FAQs - P&O Archive
These FAQS relate to the Archive section of our website. If you can't find the answer to your question here try our all FAQs page.
What is the P&O Heritage Collection?
The P&O Heritage Collection is a unique company collection of over 30,000 objects and archives related to the history of P&O. The collection is maintained and supported by the continuing generosity of DP World. P&O was acquired by DP World in 2006.
How large is the P&O Archive?
What records do you hold in the P&O Archive?
Our research guide will give you a brief introduction to the records contained in the P&O Archive.
The archive is on permanent loan to the National Maritime Museum, Greenwich, UK and their archive catalogue is available online. Should you wish to consult the archive, please contact the National Maritime Museum directly to make an appointment and order documents in advance.
Where do I start my P&O research?
We have compiled some research guides, for people who are new to family history research and the P&O Archive along with a number of brief histories of selected shipping lines. These guides will give you the information necessary to get started as well as the most useful repositories and online sources.
Can you carry out research for me?
Is the P&O Archive available online?
My ancestor travelled onboard a P&O ship or one belonging to a subsidiary company. Do you have a copy of the passenger list?
No, but we have compiled a Passengers and Emigration Research Guide which will show you how to find and access passenger lists online.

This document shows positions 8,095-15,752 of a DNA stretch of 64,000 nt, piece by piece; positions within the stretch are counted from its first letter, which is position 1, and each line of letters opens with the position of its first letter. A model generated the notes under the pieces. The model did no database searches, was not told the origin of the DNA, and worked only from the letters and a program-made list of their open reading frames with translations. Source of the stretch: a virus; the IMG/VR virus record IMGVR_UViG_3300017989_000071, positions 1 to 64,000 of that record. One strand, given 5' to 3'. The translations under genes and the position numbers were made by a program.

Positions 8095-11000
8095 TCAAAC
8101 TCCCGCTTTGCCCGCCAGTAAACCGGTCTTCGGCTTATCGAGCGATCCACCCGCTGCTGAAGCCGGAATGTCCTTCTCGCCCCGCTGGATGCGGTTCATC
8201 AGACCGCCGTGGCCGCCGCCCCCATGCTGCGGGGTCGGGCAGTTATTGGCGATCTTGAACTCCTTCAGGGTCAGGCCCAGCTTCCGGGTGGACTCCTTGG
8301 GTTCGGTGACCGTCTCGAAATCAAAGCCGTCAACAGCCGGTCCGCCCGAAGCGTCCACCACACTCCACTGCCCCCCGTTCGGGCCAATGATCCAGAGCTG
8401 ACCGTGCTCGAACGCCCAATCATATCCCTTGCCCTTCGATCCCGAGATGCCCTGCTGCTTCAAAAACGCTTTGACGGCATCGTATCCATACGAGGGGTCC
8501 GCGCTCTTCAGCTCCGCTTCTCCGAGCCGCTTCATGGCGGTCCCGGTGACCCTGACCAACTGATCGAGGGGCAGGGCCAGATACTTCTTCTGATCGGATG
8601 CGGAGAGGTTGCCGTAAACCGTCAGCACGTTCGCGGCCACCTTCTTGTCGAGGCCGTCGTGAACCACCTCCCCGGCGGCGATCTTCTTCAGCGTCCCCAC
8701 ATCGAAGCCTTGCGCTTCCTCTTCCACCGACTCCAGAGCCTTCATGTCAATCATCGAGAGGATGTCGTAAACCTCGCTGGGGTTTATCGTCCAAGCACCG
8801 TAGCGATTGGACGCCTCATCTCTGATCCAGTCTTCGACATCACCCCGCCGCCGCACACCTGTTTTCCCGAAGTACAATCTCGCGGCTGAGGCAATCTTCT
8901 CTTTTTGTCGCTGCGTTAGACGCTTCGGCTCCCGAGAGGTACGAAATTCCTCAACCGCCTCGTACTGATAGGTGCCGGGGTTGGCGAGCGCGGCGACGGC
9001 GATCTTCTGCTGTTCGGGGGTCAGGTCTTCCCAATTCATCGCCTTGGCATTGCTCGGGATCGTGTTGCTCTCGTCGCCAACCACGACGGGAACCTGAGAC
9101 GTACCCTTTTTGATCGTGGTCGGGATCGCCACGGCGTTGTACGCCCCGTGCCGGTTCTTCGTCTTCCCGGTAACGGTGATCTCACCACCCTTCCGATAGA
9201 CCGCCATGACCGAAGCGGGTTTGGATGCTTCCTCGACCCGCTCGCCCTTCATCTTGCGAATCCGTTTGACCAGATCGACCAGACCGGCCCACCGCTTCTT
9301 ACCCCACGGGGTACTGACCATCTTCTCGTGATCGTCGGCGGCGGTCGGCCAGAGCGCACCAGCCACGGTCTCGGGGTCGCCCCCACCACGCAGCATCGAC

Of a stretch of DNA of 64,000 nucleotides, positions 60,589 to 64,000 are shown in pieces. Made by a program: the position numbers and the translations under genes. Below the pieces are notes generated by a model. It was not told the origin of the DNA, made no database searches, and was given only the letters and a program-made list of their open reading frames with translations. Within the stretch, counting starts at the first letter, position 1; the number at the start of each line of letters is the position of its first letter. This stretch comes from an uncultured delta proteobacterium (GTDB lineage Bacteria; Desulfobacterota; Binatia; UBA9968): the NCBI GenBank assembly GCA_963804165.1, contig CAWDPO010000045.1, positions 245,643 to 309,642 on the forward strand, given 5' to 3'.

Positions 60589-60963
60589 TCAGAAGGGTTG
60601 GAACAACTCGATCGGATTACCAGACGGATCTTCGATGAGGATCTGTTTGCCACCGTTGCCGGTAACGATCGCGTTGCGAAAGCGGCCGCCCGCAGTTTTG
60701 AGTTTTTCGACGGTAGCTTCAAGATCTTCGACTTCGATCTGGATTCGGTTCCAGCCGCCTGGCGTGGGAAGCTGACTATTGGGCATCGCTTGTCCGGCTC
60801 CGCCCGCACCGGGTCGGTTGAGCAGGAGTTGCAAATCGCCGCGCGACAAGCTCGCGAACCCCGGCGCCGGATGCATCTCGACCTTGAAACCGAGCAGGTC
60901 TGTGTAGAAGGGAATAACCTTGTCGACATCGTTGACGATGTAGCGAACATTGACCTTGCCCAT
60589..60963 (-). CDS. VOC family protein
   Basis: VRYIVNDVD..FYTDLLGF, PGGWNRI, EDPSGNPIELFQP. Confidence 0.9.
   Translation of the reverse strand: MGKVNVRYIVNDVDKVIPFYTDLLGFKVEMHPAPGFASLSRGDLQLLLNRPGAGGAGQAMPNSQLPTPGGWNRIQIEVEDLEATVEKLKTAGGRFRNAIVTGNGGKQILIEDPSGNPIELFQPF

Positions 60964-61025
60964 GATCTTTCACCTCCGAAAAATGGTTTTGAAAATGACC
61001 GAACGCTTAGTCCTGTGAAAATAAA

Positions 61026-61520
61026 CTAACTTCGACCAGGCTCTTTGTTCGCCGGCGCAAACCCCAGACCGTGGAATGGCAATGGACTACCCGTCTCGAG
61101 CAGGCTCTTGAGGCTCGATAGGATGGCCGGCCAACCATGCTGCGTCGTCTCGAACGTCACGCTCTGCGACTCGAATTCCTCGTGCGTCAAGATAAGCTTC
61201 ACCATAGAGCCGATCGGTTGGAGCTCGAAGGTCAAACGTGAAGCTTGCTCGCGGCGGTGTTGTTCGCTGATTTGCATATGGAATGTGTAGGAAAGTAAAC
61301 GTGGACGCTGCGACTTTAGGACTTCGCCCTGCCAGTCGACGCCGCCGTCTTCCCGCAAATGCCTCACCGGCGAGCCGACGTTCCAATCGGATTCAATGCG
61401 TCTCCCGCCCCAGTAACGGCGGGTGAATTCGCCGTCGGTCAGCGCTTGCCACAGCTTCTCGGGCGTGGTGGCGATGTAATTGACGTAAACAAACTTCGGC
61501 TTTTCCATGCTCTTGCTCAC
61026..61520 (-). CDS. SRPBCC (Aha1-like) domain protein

Who were the "Ten Pound Poms"?
‘Ten Pound Poms’ was a colloquial term used to describe British subjects (including those belonging to Commonwealth countries) who migrated to Australia after the Second World War under an assisted passage scheme established and operated by the Australian Government. The scheme attracted over one million British migrants between 1945 and 1972 and represented the last substantial scheme for preferential migration from the United Kingdom to Australia.
The peak year for the ‘Ten Pound Poms’ scheme was 1969, with more than 80,000 people travelling to Australia. In 1973, the cost of assisted passages was increased to ₤75 per family. Although this was still a very cheap fare, the number of assisted migrants from the United Kingdom dropped off significantly. In the early 1980s, assisted passage schemes were gradually phased out.
Many thousands of ‘Ten Pound Poms’ travelled on P&O and Orient Line ships to their new life down under.
My ancestor was employed by P&O onboard one of your ships. Do you have his/her service record?
What if my ancestor died during a voyage or while employed on a P&O vessel?
If you believe your ancestor died either during a voyage on a P&O vessel or whilst he/she was employed by the Company, please refer to our Births, Marriages & Deaths Research Guide.
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